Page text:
The Vancouver Playhouse Theatre Company
Dangerous Corner by J.B. Priestley
Director Bill Dow Set and Costume Design Alison Green Lighting Design Gerald King Sound Design Michael Kidder Stage Manager Jan Hodgson
Dates and Venue 1 - 22 May 2010 @ 8:00pm | The Vancouver Playhouse
Reviewer Jane Penistan
'Dangerous Corner' is the first of J.B.Priestley’s plays. It was written when theories about time were much discussed in contemporary writing. It was also an era when experiments with drugs were being practiced by those who could afford the illegal imports. The Depression was a harsh and cruel reality in much of the country, particularly in the north, but this play is set in the south of England, in the environment of a comfortable, reasonably prosperous, family publishing business, though for some of the characters the possibility of unemployment was an unpleasant but unmentioned fear.
There was no television and radio was somewhat unreliable. The age of radio drama was in its infancy, but already making an impact on listeners. Dancing at home to either the radio dance band broadcasts or to gramophone records was a common recreation among young adults. The latest steps were avidly learnt from magazines and instruction books and practiced wherever there was space.
Bill Dow opened the play with the radio playing a popular song to which the company are dancing and singing. After this overture the play begins and this time the women of the cast are revealed listening to the closing scene of a radio drama, “Let Sleeping Dogs” and the sound of a gunshot.
During the course of the evening family secrets, infidelity and accusations are aired, tempers flair, and revelations bring some relief from the mounting tension. There are surprises in the confessional revelations of the company secretary, Olwen Peel, perceptively played by Anna Galvin and shock at the disclosures made by the company’s business manager, Charles Stanton, performed with great understanding of his character’s position by Tom Scholte.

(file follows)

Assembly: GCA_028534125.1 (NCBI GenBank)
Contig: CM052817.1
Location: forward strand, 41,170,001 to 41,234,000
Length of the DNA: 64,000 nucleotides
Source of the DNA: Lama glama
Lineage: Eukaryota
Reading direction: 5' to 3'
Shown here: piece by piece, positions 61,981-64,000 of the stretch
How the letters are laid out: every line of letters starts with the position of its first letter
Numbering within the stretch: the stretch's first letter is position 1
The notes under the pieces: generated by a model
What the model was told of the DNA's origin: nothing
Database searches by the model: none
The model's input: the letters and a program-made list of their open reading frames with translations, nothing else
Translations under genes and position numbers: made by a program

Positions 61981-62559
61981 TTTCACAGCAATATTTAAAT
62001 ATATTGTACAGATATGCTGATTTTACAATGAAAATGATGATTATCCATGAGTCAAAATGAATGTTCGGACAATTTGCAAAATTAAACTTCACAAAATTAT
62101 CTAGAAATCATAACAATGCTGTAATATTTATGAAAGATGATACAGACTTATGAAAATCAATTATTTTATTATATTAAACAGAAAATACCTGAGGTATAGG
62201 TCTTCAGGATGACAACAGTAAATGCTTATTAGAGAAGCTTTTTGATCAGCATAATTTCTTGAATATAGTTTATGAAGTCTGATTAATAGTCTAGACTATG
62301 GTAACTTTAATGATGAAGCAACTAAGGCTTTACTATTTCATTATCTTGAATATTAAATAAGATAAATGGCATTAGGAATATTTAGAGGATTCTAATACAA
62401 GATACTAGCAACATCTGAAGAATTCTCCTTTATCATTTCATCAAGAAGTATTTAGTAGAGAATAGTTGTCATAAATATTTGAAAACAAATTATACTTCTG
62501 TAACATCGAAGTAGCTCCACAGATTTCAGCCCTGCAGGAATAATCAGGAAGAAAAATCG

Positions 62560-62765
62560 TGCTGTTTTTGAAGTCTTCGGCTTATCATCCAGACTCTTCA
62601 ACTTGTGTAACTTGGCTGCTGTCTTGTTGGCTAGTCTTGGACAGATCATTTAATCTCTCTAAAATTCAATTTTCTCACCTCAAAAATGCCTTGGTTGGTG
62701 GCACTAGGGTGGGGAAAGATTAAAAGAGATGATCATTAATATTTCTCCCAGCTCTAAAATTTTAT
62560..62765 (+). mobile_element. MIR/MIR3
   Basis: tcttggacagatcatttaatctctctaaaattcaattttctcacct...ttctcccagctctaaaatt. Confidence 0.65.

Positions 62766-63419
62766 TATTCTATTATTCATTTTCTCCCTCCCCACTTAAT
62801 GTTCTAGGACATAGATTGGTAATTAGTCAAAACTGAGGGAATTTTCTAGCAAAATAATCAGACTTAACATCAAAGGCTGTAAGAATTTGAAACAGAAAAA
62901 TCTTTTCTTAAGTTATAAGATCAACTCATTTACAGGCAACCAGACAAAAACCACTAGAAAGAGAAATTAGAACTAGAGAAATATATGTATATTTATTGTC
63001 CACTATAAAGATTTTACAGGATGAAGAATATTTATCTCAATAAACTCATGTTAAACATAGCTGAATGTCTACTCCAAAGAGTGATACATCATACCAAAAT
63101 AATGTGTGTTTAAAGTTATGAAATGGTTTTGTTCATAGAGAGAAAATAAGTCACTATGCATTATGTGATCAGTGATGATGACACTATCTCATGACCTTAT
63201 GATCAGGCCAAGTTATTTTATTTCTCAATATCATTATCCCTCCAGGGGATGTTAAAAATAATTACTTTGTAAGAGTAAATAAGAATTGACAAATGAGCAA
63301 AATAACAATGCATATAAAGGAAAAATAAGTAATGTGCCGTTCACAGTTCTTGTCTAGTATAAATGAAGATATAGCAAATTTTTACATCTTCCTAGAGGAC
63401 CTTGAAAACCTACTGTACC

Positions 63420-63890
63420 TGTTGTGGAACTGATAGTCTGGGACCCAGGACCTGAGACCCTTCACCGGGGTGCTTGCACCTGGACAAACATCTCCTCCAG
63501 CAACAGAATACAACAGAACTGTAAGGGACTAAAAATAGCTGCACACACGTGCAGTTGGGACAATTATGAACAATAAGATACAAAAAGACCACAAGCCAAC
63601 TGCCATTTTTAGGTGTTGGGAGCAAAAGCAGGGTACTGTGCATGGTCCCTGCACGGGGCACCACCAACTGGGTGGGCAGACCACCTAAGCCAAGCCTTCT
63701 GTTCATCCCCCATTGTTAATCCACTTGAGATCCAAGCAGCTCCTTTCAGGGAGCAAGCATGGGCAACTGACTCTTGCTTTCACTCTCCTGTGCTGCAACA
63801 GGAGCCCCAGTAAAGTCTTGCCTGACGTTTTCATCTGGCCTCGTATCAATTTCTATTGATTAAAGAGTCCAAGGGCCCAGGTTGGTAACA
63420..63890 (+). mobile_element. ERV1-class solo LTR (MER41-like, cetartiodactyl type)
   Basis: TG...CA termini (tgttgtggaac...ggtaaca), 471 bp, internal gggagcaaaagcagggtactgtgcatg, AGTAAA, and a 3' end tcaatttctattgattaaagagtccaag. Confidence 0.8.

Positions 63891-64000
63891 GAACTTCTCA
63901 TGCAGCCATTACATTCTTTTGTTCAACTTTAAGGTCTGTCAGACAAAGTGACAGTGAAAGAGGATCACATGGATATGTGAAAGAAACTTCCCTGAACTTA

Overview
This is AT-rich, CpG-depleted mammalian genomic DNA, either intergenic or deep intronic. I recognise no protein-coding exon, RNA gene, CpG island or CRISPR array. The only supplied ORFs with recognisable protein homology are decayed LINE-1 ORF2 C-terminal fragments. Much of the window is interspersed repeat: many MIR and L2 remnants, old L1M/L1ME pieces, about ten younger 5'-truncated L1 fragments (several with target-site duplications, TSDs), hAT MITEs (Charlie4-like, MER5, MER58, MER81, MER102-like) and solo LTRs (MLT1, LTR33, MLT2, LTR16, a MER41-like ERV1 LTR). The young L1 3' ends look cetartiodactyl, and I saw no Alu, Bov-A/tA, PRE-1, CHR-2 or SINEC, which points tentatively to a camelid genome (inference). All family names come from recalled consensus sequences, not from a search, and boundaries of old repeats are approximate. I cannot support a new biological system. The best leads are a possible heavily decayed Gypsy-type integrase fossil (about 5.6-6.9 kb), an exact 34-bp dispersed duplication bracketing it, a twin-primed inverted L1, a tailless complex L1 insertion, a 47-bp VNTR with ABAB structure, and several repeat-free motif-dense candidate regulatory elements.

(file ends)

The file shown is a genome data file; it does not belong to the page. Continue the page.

As always, Jennifer Clement, is an elegant and sophisticated hostess and wife, in the person of Freda Caplan, married to the excitable and truth hunting Robert Caplan (Vincent Gale), now head of the publishing firm. After Robert thinks that all the sins of omission and commission have been discovered, there is still one more scene to come. Betty, the wife of Robert’s hysterical young brother–in-law, Gordon (Charlie Gallant), proclaims herself as anything but an innocent young bride, but as a hard bitten, intriguing woman. Anastasia Phillips, carries this off with great aplomb.
An outsider in the person of Miss Mockridge, an author and client of the publishing firm, is seen in the beginning in the first and closing scenes of the play. Miss Mockridge (Christine Willes) presents the public view of the private, turbulent family company.
At the end we are back to the act I opening scene and the end of the broadcast play and all is as it was – or is it?
Beautifully dressed by Alison Green, and with a complicated set, Bill Dow directs the production with mounting tension to its climax. The deceleration back into the opening tempo is soothingly smooth. Have we just “slumbered here / While these shadows did appear?”
© 2010 Jane Penistan